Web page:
The Caribbean Won't Stand Still

Two of our articles in this issue lead with an epigraph by singular Trinidadian thinker C. L. R. James. Nick Nesbitt evokes the James who points to revolution in the control of modes of production, and Marisa Parham conjures the James who calls for revolution in the form of “speculative thought.” These two conceptual bookends capture well what the overall project of archipelagos has strived to be. As David Scott wrote in his introduction to our first issue, “The Caribbean won’t stand still.” In our role as editors of this platform, we have tried to embrace that inherent reality—to gather and care for work that honors the ever-changing intellectual shorelines of our Caribbean and its study. In doing so, we have been open to experimentation and innovation, letting go of our material and formal assumptions as editors and producers. That said, innovation, in its mainstream guise, is a notion that calls for a measure of caution, too. The idea that whatever is bright, shiny, and new is somehow better than—or a replacement for—what’s come before is unhelpful. Innovation for innovation’s sake risks wasting valuable resources and hiding labor; it risks distracting from the substance of the work and its maintenance. And so we’ve tried also to make sure that what we propose are deeply considered interventions—thoughtful forays into the digital and machinic new that remain mindful of the material and personal realities from which that new has emerged.

We feel confident that our third issue of archipelagos strikes that balance, and this in large part is thanks to our collaboration with Jessica Marie Johnson. Well aware of Johnson’s commitment to both rigor and inventiveness in her scholarly praxis, we readily left our baby in her hands in putting together this issue. We were certain that her proposed special section, “Slavery in the Machine,” would bring the inquiries of our prior two issues into provocative new spaces—both in the breadth of the content she envisioned and in the technological fluency that undergirds her imagination. In step with Johnson’s vision, we have pushed ourselves to reconsider genre boundaries and to experiment—dare we say, to innovate—in our methods of production. We leapt at the chance to work with her, seeing this as the first of many collaborations we hope to sustain with fellow pioneers and supporters of the Caribbean digital. Indeed, we built this space so that scholars like her would come.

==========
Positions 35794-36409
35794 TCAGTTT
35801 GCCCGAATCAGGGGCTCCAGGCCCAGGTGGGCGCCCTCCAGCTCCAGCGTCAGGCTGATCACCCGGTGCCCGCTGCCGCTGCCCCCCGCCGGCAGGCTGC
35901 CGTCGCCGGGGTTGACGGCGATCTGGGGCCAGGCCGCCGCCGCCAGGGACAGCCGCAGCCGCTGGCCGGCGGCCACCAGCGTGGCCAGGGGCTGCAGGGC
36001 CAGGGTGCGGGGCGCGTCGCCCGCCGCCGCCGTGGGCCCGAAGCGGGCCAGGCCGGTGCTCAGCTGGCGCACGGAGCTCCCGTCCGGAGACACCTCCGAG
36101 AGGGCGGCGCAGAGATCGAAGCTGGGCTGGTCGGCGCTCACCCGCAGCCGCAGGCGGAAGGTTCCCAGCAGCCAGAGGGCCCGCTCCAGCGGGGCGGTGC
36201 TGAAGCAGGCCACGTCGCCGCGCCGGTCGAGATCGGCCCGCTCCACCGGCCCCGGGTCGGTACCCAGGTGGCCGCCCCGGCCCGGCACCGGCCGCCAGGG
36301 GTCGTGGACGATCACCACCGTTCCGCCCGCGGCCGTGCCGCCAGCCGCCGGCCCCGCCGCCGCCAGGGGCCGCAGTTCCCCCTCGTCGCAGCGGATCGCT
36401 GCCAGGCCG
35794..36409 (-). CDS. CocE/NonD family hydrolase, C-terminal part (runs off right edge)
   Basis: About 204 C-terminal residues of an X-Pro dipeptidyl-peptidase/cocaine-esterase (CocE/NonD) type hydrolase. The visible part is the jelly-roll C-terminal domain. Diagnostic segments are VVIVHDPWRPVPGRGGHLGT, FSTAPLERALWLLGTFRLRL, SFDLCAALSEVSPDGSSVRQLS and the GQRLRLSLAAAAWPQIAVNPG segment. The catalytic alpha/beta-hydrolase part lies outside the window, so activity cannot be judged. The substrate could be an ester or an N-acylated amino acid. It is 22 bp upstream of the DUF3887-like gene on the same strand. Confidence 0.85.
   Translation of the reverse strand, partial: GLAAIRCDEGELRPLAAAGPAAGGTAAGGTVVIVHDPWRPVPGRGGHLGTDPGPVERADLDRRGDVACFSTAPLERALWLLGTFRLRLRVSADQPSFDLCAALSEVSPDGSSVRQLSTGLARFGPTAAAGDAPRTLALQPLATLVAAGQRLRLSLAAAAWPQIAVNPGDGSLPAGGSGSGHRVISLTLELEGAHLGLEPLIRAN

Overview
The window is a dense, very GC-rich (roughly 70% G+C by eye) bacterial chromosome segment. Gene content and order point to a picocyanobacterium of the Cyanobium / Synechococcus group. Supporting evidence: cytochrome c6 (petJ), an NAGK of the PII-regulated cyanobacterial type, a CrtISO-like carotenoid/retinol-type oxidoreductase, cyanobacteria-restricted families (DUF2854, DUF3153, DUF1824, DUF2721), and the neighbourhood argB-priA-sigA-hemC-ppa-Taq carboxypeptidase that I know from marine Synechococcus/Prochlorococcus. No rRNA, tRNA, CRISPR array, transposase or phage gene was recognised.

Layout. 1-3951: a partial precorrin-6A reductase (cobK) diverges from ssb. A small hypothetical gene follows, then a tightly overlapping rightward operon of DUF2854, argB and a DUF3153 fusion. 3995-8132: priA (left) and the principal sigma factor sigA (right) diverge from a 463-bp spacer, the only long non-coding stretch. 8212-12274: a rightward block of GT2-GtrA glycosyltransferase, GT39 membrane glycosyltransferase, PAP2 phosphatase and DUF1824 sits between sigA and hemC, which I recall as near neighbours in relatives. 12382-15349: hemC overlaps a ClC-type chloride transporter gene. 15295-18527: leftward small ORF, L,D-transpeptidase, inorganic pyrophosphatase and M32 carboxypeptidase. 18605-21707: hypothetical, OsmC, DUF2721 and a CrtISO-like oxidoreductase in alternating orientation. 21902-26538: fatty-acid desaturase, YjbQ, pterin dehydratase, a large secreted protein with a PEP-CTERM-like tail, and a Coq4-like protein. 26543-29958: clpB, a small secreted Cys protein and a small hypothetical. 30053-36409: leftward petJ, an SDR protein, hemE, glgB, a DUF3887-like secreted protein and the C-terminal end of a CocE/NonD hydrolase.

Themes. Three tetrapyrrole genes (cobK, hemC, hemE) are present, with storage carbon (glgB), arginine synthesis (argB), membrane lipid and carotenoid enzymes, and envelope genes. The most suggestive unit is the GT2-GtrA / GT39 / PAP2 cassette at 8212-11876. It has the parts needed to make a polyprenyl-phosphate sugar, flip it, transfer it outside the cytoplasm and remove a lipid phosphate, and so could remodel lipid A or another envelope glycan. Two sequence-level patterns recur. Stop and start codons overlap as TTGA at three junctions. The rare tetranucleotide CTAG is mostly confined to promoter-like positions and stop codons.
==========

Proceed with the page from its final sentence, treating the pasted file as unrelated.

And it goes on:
Not only does the first section offer finely considered theoretical explorations of the machine as metaphor along with reflections on the infinitely diverse multimedia spaces of digital storytelling, but Johnson has also brought to archipelagos our first truly multivalent hybrid of an intervention—a generative enactment of the glitch that explodes our habits of reading online and lays bare the ways these habits are overdetermined by machines all-too-often outside our control. The issue’s second section reviews a platform that asks explicitly how careful markup and interface can be deployed to trouble old stories. This section further explores the ways and the stakes of storytelling otherwise via its inclusion of a “reporting in” from the creators of a digital project we featured in our inaugural issue. Both these platforms illustrate with gratifying clarity how creative use of network technology can serve humanistic inquiry. In this regard, they evince precisely the kind of work and the standards of praxis we have laid out for ourselves in developing archipelagos.

We hope that, like us, you will see this gathering of digital reflections and praxes as participating in the project of (re)shaping expectations around ways of being and knowing in the academy from the specific space of our Americas. Welcome, then, to our grounded and innovative—our past-, present-, and future-looking—third issue of sx archipelagos.

Kaiama & Alex